Tragedy is never far away in Pride and Prejudice, and the brilliance of Austen's heroine is that Elizabeth can see the materially disastrous consequences of acting according to conscience and the good, yet she does the right thing anyway, refusing both Mr. Collins's modest competence and Mr. Darcy's powerful consequence because both men are, among other things, self-interested and self-important. Mr. Collins is clearly ineducable; Darcy, however, is capable of improving the education of his judgment. The questions of judgment and education are not frivolous, nor is the problem of how to bring about the right kind of learning. Austen's question through Pride and Prejudice is Plato's question in the Meno: "Can virtue be taught?"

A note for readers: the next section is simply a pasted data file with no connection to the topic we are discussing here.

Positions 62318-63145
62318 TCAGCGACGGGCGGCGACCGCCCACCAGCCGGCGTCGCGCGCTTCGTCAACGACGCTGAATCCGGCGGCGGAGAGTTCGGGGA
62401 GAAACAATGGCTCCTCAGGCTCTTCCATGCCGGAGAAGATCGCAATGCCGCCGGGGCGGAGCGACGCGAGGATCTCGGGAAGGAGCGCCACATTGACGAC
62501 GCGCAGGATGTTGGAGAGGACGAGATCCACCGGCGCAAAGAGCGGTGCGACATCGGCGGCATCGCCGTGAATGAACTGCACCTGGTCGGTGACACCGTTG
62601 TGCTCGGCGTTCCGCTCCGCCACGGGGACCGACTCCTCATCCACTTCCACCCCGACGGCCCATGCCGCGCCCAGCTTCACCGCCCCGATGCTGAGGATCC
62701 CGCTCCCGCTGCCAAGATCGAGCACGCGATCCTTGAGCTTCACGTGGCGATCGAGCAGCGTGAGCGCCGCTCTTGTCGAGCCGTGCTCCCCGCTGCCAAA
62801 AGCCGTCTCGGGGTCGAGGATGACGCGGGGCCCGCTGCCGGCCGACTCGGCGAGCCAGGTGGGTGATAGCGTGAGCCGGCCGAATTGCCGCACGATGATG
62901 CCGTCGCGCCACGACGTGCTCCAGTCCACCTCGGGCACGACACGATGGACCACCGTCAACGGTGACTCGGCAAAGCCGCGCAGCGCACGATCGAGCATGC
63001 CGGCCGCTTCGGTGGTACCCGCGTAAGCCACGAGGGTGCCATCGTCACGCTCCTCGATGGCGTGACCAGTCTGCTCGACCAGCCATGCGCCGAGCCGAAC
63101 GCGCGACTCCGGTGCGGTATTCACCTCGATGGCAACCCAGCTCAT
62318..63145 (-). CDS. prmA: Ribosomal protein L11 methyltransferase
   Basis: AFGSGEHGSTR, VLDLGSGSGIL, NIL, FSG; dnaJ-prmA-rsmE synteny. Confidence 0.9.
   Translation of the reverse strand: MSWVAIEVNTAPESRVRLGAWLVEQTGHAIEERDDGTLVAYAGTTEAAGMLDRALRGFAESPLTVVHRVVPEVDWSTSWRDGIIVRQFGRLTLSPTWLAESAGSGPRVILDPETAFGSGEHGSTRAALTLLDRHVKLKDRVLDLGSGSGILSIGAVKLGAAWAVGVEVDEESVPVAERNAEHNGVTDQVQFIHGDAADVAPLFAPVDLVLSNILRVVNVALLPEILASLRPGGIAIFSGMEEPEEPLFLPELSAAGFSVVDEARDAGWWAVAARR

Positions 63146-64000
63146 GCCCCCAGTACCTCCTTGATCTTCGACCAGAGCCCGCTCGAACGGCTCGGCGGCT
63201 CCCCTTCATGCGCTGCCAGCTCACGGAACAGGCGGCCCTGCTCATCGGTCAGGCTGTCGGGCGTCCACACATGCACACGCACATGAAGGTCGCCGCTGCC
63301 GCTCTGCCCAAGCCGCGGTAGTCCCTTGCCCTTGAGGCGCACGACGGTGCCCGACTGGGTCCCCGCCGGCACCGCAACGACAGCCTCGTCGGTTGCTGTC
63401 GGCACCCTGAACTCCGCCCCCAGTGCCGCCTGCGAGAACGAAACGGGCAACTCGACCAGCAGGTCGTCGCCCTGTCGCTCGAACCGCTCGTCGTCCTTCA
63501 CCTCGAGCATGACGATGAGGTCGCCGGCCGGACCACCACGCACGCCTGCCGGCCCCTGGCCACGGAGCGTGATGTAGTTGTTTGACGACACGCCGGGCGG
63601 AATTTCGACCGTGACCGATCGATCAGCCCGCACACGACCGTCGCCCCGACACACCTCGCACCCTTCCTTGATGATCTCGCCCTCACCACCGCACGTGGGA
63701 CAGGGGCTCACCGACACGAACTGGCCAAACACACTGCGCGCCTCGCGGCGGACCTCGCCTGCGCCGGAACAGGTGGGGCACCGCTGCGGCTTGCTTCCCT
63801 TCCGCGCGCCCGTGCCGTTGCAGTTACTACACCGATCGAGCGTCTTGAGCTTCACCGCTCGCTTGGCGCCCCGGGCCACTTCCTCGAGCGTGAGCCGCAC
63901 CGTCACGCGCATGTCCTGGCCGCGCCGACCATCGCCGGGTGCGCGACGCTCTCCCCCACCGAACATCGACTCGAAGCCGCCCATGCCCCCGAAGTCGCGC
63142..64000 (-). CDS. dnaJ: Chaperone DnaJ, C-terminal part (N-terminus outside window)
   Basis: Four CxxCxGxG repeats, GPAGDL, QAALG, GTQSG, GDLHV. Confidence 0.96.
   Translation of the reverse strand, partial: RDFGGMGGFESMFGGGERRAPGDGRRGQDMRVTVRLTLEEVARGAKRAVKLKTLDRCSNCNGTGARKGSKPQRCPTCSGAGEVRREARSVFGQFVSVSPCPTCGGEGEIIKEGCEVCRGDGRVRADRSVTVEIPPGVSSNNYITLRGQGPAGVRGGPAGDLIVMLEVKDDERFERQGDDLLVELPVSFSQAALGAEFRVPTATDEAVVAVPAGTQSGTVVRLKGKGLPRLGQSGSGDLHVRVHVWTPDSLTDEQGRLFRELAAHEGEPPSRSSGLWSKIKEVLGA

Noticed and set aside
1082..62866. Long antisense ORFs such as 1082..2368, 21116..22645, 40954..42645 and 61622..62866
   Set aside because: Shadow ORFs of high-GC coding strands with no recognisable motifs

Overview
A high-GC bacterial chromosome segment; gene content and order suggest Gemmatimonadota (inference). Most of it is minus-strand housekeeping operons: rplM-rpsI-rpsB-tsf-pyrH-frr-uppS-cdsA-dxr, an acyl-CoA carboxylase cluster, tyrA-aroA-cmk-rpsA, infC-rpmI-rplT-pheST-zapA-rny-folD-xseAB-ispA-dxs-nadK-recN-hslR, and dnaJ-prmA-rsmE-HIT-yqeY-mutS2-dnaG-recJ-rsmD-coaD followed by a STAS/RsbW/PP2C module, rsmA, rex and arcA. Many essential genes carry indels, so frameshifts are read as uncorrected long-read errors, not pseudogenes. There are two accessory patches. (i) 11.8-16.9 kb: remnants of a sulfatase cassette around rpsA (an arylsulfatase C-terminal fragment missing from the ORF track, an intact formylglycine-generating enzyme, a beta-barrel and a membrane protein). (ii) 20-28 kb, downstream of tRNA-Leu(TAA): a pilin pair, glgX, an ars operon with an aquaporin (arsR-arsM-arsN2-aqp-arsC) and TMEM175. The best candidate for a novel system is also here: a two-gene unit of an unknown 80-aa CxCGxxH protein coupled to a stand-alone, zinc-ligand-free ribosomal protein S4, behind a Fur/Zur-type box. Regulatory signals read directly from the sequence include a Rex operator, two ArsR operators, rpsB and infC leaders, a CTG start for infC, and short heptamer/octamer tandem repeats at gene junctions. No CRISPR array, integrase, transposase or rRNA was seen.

Sarah Emsley, Jane Austen's Philosophy of the Virtues, p. 86. She says later (p. 89), "What is central to Pride and Prejudice is not wish-fulfillment or fantasy, but justice, and how to get there."
As a side note, this year is the 200th anniversary of the publication of Mansfield Park, and Emsley will be hosting an extended, months-long, discussion of it, starting May 9 on her blog.